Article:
The Gift Must Always Move

A few months ago we received an unexpected knock at the door just as we were finishing dinner.  It was our next door neighbors, Saul and Pat with a hot dish of apple crisp, made from scratch with the apple’s harvested from their front-yard trees, and just in time for dessert.

Busy lives took over and the empty dish sat on our shelf.  A few days ago, Liz thought, “I’m going to return this today, but not empty.”  Saint Flancis went to work.  Liz’s flan earned her that moniker when one New Year’s eve, her flan set one guest into a paroxysm of love and desire.  He professed the need to marry his girlfriend that very night… and did.  The Right Reverend Robby was there with the proper credentials and a  hasty but memorable ceremony was concluded( 8 years later the happy couple is doing just fine!)

So the dish finally made it back across the street, and I thought of a phrase that has been rippling in my mind since I first heard it.  The Gift Must Alway Move.  It’s a phrase that comes from Lewis Hyde’s book, The Gift- The Erotic Life of Property.  In it, he  suggests that when accumulation becomes more important or honored than giving, that the life of a gift is extinguished.  It becomes property and that kind of property is  in essence , dead.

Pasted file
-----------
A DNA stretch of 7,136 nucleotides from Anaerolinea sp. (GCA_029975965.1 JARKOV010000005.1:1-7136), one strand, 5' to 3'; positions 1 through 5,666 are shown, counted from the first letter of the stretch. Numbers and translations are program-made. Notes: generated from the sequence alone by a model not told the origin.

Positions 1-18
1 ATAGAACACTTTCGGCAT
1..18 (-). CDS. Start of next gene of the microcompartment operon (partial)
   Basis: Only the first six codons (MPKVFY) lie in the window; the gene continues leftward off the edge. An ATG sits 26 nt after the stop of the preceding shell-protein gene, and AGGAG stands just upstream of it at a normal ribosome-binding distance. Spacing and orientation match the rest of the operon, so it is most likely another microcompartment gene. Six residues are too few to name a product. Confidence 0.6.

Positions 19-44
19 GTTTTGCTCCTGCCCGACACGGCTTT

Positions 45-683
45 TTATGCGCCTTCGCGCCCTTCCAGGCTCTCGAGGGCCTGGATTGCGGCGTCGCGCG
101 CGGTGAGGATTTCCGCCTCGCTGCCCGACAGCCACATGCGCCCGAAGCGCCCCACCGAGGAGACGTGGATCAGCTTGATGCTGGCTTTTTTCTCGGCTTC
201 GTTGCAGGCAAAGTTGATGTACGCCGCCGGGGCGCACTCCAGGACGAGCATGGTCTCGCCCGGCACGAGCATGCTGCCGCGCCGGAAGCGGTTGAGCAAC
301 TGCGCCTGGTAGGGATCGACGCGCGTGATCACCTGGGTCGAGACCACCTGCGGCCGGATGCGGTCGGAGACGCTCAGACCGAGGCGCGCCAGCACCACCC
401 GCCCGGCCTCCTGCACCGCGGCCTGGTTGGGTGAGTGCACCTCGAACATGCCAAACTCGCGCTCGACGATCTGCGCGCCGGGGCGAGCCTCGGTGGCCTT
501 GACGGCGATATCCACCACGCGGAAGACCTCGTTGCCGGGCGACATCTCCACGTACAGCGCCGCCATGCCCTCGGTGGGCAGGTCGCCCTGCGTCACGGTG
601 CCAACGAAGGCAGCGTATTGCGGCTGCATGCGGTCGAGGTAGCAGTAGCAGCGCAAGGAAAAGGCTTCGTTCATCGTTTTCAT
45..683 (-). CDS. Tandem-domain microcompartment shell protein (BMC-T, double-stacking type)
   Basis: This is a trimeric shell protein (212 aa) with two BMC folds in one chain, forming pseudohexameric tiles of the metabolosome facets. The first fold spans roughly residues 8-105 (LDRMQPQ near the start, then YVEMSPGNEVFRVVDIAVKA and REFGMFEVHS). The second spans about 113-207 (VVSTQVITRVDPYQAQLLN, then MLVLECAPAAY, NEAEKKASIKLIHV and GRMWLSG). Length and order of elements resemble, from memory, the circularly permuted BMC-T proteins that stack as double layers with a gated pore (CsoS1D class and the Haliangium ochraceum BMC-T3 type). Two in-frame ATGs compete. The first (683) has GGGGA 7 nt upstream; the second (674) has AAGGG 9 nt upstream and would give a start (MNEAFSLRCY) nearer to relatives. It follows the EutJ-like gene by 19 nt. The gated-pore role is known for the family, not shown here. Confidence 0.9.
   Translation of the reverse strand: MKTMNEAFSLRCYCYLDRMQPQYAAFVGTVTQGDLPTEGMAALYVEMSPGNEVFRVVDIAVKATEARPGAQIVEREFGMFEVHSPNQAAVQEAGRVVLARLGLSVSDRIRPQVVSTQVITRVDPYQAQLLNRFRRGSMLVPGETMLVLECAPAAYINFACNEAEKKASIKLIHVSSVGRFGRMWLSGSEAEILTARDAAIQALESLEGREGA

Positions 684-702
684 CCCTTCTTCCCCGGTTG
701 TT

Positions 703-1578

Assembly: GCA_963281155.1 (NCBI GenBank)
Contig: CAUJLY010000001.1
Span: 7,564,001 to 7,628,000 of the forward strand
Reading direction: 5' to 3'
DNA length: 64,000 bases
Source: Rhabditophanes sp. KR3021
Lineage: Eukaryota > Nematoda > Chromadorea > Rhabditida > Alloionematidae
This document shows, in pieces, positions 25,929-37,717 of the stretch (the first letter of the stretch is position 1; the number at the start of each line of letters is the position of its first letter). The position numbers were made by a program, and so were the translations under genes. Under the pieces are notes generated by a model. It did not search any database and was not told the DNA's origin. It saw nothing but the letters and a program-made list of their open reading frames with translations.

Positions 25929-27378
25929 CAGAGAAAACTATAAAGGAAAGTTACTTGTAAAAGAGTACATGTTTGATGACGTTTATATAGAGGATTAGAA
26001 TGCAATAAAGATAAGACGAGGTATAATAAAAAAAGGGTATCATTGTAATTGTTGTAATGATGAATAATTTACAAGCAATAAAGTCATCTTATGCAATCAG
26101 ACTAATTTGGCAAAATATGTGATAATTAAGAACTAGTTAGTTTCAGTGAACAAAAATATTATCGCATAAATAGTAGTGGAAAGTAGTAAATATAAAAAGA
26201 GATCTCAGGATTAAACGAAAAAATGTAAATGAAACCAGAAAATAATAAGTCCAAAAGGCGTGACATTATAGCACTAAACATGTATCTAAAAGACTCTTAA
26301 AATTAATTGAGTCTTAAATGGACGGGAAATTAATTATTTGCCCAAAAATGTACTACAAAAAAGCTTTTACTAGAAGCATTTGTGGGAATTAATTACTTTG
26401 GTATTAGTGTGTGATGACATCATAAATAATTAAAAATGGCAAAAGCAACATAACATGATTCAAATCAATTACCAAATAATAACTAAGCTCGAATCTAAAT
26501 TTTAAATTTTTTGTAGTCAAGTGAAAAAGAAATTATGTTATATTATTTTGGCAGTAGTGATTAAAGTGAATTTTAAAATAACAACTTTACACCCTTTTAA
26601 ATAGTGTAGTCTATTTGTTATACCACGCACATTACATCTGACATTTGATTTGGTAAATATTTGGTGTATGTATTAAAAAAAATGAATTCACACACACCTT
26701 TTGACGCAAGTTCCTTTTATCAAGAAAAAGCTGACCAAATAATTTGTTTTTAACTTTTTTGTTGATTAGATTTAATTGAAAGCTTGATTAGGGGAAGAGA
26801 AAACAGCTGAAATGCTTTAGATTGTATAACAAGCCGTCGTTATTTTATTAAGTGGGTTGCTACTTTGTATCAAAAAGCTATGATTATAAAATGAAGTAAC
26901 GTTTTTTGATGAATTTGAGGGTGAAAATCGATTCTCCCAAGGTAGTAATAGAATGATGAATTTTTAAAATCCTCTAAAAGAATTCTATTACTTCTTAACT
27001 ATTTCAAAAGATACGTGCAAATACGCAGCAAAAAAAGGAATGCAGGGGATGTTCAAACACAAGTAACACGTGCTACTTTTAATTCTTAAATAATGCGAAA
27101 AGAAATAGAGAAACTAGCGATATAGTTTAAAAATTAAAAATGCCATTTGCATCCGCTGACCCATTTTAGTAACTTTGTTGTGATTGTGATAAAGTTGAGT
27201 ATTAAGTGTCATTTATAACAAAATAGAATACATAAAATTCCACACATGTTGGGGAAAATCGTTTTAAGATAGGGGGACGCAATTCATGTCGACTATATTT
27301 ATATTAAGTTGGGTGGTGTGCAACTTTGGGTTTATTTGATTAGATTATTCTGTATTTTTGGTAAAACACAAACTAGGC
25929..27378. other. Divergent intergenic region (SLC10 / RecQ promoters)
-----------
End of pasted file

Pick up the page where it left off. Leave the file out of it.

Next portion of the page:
This is, I think,  the way it is with stories.  The Gift Must Always Move.  Stories are gifts we give each other and pass on.  Yes, there are situations where stories can be seen as proprietary… more so when they ‘belong’ to a culture rather than an individual, and yes,certainly copyright has it’s place, but fundamentally, storytelling is a folk art and has survived because people have kept the gift moving. Stories must not become ‘commidified’ or they will lose their essence and power.
One last thought for this post.  I’ve had the privilege of attending and hosting  a Johnny  Moses, Red Cedar Circle.  Much like at Quaker meeting, people speak when they are moved to.  Johnny reminds participants that if a story rises in you and you wonder if you should tell it and begin to shrink back- remember, there might be someone in the circle who would really benefit from the story at the moment. Don’t hold back.  It might even create some healing that you will never even know about.

Check out the Endangered Stories Act for more encouragement to keep the gift moving.

(But I’m not sure that Saint Flancis will give up the secret of her flan!)


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